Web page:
Russian Grammar Hacks?

Hello - I am at about an A2 level in Russian. Been studying for a year or so. I have private lessons twice a week. I am looking to understand what methods people use to internalize grammar concepts?

I know 3250 words - on average I am increasing my word count by 500 words per month. I have nearly worked my way through the Beginner 2 level material courses.

Do you tag words for the various cases? Prepositional / Accusative etc? For the most part I have the hang of noun conjugations although I struggle to internalise adjectives and personal pronouns when these require conjugation as well.

Or perhaps even tagging full sentences with the grammar concepts embedded in. I have started doing this with the mini stories - as Steve Kaufmann did in one of his videos. Any advice greatly appreciated.


I really need to restate this point:
There are no hacks, keep exposing yourself to the language, pay attention to the language features, including declensions and review the grammar from time to time. Just as you feel more confident with noun declensions now, you’ll get used to adjectives and prononuns.
Having said that, some extra study may help you at this stage. So-called “sentence mining” (full sentence tagging, as you call it) seems to me the most promising strategy: it basically amounts to some extra exposition to the language with a focus on the features you are struggling with. But it’s no hack and you should still expect gradual and uneven progress.
You are improving quickly and steadily, which is brilliant, but your known word count is still low, so I’m not surprised if there are still grammar points that you find difficult: just be patient and keep going.
As for my own way to study grammar. I have applied the sentence mining on occasion and it does help, but in the case of Russian, I have mostly just read/listened, paid attention and stopped my reading pretty often to check declensions/conjugations and so on.

I’d often skip Russian classes in school, and even though I did some basic grammar exercises I’ve not had any reliable understanding of what is right, untill I began to read a lot. This is exactly what has taken my Russian up to a decent level, just exposure. Not to show off, but I believe my grammar above 98% just because of this. And it applies to all the literate Russian people I know. Those who read a lot is better at grammar without any exercises. Those who broke the language down to grammar rules were doing the same. They read, they analize, they write down their observations. But not the other way around :slight_smile:

Still, basics can help, but more as an occasional supplement to the staples of language learning - reading with listening (and speaking). But it makes sense to carefully choose material, which should be of your current level (like when in an article 9 out of 10 words are unknown, you’re not gonna learn anything) and enjoyable and fun (and it’s non-negotiable rule, cuz you can’t have an infinite motivation to keep grinding through the reams of boring shit, unless you’re addicted to pain :slight_smile:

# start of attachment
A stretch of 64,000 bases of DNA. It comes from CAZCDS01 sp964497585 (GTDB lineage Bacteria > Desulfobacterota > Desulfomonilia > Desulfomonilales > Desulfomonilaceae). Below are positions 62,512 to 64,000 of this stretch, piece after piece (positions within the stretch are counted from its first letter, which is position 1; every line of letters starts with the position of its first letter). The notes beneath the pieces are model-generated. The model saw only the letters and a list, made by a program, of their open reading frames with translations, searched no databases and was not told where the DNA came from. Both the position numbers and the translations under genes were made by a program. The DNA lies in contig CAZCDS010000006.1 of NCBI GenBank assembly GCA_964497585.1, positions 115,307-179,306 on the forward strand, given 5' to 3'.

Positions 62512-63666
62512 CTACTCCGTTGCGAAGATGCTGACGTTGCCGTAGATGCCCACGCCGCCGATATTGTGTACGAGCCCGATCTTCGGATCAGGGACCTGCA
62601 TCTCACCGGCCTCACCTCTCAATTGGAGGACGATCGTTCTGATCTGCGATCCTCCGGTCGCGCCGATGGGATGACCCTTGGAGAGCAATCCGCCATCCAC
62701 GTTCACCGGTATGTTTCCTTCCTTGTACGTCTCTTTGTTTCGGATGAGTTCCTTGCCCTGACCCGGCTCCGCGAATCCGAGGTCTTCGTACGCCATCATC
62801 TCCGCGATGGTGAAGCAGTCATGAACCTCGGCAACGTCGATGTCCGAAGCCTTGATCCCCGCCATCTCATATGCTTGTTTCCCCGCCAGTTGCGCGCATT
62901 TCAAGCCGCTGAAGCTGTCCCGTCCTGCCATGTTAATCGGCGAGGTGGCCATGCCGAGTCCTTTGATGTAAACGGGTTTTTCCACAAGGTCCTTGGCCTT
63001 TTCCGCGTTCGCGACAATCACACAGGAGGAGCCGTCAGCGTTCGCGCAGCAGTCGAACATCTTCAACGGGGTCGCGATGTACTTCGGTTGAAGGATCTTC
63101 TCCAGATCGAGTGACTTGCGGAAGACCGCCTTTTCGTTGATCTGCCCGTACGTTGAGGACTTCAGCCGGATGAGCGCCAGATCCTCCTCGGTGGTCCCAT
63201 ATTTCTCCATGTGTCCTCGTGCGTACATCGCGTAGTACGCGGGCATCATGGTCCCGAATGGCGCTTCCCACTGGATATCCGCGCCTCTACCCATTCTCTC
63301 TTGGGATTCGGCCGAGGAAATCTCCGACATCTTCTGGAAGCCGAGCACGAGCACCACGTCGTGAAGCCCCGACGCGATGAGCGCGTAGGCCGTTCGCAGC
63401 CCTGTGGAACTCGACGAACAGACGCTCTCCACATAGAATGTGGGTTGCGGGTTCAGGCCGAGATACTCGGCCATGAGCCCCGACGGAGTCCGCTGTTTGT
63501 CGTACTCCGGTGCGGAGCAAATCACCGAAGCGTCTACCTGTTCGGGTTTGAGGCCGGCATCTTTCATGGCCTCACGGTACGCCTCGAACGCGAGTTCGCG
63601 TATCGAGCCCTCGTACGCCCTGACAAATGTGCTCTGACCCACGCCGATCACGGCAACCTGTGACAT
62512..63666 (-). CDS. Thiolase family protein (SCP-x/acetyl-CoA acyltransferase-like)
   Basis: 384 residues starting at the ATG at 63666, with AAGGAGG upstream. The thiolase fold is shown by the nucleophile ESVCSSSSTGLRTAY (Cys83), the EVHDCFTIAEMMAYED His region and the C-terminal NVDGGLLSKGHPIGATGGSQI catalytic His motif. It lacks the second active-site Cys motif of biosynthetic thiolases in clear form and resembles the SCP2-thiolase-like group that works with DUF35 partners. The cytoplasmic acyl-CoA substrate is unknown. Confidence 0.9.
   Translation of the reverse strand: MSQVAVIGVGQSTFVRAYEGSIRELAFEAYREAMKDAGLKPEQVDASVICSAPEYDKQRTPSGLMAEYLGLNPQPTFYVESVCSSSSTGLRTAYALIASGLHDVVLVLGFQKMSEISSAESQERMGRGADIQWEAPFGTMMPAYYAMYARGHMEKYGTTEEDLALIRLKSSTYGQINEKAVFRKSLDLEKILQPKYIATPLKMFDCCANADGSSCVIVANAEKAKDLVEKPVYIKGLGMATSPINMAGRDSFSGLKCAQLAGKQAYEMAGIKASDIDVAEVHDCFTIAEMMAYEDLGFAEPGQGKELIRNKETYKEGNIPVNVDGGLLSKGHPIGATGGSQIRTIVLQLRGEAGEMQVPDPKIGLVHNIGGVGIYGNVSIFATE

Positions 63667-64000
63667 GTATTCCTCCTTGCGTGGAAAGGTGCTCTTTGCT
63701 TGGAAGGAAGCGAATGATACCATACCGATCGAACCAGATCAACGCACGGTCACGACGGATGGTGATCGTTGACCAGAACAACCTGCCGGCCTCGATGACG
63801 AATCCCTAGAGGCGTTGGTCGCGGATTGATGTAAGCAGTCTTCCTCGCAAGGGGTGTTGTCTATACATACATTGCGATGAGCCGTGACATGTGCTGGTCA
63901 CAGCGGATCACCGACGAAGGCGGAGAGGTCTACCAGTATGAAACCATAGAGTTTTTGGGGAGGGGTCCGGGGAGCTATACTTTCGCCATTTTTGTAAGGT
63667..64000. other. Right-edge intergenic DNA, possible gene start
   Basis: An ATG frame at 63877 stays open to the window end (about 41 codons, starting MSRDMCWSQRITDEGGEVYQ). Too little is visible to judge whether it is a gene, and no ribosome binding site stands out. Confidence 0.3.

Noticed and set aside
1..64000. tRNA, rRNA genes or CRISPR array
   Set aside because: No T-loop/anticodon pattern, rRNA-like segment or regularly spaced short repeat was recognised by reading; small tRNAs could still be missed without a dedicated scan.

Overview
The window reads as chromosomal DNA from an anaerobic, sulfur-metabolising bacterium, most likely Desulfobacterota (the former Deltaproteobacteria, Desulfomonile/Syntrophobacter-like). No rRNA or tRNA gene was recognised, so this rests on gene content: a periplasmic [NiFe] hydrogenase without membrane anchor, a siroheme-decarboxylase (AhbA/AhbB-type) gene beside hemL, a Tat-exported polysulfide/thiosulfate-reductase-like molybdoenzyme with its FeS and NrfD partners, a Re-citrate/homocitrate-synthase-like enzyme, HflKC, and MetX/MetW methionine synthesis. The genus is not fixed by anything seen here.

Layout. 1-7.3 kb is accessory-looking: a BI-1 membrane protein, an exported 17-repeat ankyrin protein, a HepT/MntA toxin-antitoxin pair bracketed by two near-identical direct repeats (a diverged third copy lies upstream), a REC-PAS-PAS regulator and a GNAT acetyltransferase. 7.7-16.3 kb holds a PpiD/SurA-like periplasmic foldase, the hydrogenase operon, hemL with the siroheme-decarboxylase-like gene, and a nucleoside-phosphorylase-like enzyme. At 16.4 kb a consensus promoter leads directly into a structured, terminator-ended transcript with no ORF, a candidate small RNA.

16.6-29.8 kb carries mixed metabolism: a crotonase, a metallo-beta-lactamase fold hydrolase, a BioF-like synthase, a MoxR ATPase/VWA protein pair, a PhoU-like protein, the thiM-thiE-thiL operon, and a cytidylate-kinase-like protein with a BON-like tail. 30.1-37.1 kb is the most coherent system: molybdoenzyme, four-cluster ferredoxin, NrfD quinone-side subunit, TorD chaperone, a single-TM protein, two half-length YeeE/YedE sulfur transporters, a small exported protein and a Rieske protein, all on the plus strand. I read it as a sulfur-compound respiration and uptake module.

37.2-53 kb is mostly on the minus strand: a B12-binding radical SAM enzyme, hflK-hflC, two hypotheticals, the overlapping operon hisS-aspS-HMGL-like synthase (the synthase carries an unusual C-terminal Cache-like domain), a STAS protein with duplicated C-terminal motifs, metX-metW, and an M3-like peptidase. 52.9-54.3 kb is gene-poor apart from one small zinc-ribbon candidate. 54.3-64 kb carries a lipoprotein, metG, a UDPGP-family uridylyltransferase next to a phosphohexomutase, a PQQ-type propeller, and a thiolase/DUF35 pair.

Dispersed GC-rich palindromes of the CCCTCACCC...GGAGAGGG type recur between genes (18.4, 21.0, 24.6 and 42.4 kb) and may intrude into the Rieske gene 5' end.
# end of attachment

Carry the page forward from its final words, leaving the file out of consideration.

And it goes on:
So there is a hack to learn grammar by not learning grammar, this way you’ll save yourself a lot of time and still will be comfortable with the language. You can use translation for whole sentences and for phrases as much as you want, and at some point you’ll be able to read on your own and understand even completely unfamiliar words out of context.

Also, @ftornay makes the good point about sentence mining. At the beginning, sometimes you need to observe a sentence a bit longer to figure out what is what, to group things properly.

I believe Steve reads a Teach Yourself (grammar book) for every new language he picks up. Then I believe he regularly visits other books (Assimil), throughout his LingQ study, and other books that also cover grammar.

Though the course is quite dense, I could suggest the Cortina Russian course (in the Beginner section of LingQ, so you may have already covered it). Each sentence in every lesson has footnotes that refer you to a grammar point in the reference. You will have to refer to the book, but the electronic copy of the book is free if you don’t want to buy a physical copy.

From my own experience with the course, I can say that all of your questions (and many questions you didn’t even think to ask) will be answered in depth.

It seems to me that using LingQ / Cortina this way is very consistent with how Steve approaches new languages in LingQ.

I don’t “study” (memorize) grammar rules, but I like to read or listen to explanations and find the logic behind it (to the extent that this is possible)

In the case of Russian I liked this channel:

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Many people advise against specifically concentrating too much on grammar. To be honest, I feel like I have internalized much of the grammar to the point that I don’t have to think about it mainly by reading and listening. What case does “про” take? The one that sounds right.